if(++srvmod>srvtop)                    // Channel 2 finished?
        {                                      // 
            srvmod=0;                          //
            flags &= ~srv3;                    // Then turn *next* output on
            if(++channel>7)channel=0;
        }                                      //
        else
        {                                      //
            if(srvmod>srv2pwm)flags |= srv2;   // Turn *this* output off? 
        }
    }
    if(channel==3)
    {
        if(++srvmod>srvtop)                    // Channel 3 finished?
        {                                      // 
            srvmod=0;                          //
            flags &= ~srv4;                    // Then turn *next* output on
            if(++channel>7)channel=0;
        }                                      //
        else
        {                                      //
            if(srvmod>srv3pwm)flags |= srv3;   // Turn *this* output off? 
        }
    }
    if(channel==4)
    {
        if(++srvmod>srvtop)                    // Channel 4 finished?
        {                                      // 
            srvmod=0;                          //
            flags &= ~srv5;                    // Then turn *next* output on
            if(++channel>7)channel=0;
        }                                      //
        else
        {                                      //
            if(srvmod>srv4pwm)flags |= srv4;   // Turn *this* output off? 
        }
    }
    if(channel==5)
    {
        if(++srvmod>srvtop)                    // Channel 5 finished?
        {                                      // 
            srvmod=0;                          //
            flags &= ~srv1;                    // Then turn *next* output on
            if(++channel>6)channel=0;
        }                                      //
        else
        {                                      //
            if(srvmod>srv5pwm)flags |= srv5;   // Turn *this* output off? 
        }
    }
    if(channel==6)
    {
        if(++srvmod>srvtop)                    // Channel 6 finished?
        {                                      // 
            srvmod=0;                          //
            flags &= ~srv7;                    // Then turn *next* output on
            if(++channel>7)channel=0;
        }                                      //
        else
        {                                      //
            if(srvmod>srv6pwm)flags |= srv6;   // Turn *this* output off? 
        }
    }
    if(channel==7)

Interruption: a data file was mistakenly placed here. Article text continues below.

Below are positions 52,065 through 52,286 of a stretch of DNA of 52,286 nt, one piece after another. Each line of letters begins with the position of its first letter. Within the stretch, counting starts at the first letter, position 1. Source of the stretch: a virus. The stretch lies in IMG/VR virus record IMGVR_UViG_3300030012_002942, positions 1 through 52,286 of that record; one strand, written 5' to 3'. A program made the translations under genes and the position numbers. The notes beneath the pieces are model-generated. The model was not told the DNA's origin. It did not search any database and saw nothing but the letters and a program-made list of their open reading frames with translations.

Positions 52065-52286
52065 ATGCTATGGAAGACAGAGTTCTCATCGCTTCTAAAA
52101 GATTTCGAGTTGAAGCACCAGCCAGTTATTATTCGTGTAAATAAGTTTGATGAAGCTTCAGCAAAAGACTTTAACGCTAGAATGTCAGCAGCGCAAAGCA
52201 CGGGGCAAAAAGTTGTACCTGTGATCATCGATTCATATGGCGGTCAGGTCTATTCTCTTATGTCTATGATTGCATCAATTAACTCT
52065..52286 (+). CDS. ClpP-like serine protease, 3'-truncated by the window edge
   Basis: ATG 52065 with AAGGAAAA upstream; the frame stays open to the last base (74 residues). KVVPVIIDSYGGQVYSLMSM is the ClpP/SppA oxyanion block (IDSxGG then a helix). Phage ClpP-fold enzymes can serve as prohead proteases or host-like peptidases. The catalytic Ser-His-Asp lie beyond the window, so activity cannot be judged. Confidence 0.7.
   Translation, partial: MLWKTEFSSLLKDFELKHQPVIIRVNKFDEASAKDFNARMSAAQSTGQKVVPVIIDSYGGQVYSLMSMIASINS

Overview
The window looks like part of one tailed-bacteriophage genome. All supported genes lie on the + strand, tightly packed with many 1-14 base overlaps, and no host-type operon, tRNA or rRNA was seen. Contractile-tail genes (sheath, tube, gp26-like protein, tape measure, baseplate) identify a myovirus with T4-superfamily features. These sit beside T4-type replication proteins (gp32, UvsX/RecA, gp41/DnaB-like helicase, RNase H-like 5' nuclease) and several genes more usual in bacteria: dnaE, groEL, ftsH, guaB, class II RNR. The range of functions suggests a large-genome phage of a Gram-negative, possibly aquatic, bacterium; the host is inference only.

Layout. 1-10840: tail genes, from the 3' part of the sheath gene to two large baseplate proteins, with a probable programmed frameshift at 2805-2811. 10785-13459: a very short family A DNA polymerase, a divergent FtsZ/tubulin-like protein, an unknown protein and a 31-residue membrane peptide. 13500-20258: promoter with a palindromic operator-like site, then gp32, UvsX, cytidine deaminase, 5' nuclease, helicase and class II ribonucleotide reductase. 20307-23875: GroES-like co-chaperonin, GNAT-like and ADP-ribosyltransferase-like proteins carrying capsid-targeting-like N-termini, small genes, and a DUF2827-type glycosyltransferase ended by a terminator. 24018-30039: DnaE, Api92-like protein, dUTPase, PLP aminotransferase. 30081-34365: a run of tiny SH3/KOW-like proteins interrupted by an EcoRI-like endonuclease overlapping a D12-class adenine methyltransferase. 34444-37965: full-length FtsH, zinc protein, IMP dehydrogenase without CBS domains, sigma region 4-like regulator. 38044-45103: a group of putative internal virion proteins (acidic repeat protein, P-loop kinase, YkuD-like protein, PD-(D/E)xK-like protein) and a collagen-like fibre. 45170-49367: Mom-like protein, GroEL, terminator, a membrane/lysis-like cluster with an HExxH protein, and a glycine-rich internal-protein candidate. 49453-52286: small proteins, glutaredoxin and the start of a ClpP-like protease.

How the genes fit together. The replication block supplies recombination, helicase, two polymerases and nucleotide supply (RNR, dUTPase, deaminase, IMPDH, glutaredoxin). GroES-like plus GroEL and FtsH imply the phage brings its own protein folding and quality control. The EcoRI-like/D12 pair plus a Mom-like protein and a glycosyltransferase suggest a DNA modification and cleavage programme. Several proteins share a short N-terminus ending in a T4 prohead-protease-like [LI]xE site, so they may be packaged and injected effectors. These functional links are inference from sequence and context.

{
        if(++srvmod>srvtop)                    // Channel 7 finished?
        {                                      // 
            srvmod=0;                          //
            flags &= ~srv0;                    // Then turn *next* output on
            if(++channel>7)channel=0;
        }                                      //
        else
        {                                      //
            if(srvmod>srv7pwm)flags |= srv7;   // Turn *this* output off? 
        }
    }
}

void ioinit (void)            // Register initialization
{
    EEAR    = 0x7d;           // move 2mhz cal byte from e2 to eear
    EECR   |= 0x01;           // start eeprom read operation
    while(EECR&0x01);         // wait until byte ready
    OSCCAL  = EEDR;           // then write it to osccal
    TCCR0   = 0x01;           // start timer0, ck/1 (.125us ticks)
    TCNT0   = t0rate;         // 10us t0 irq rate
    TIMSK  |= 0x01;           // enable timer0 overflow interrupt
    ACSR    = 0x80;           // analog comp off
    DDRB    = 0xff;           // servo 0-7 pwm outputs
    PORTB   = 0xff;           // servo outputs initially off
    flags   = 0xff;
    sei();
}

int main (void)
{
    ioinit();
    for (;;)
    {
                              // Main exec goes here
    }
}



Tom Pappano
Tulsa, Oklahoma

Tom Pappano
Tulsa, Oklahoma

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Searching for PWM Jitter on the forums found me this antique thread (2005!), but didn't solve my problem. I had a nice snappy little interrupt routine (all it did was toggle a pin - "sbi PINC, 3" and "reti") and no program at all ("MAIN: rjmp MAIN") and it still jittered all over.

However, I did manage to fix it, and thought I should put in my solution for anyone looking for the same:

Use an external crystal.

My jitter went from ~40uS to less than 100ns (one clock cycle) when I used a proper external Xtal (a full can). Apparently the internal AVR RC oscillator is really lousy for frequency stability. Of course, this isn't mentioned in the spec sheets...
(At least, I didn't find it in there). Additionally, now I can go even faster!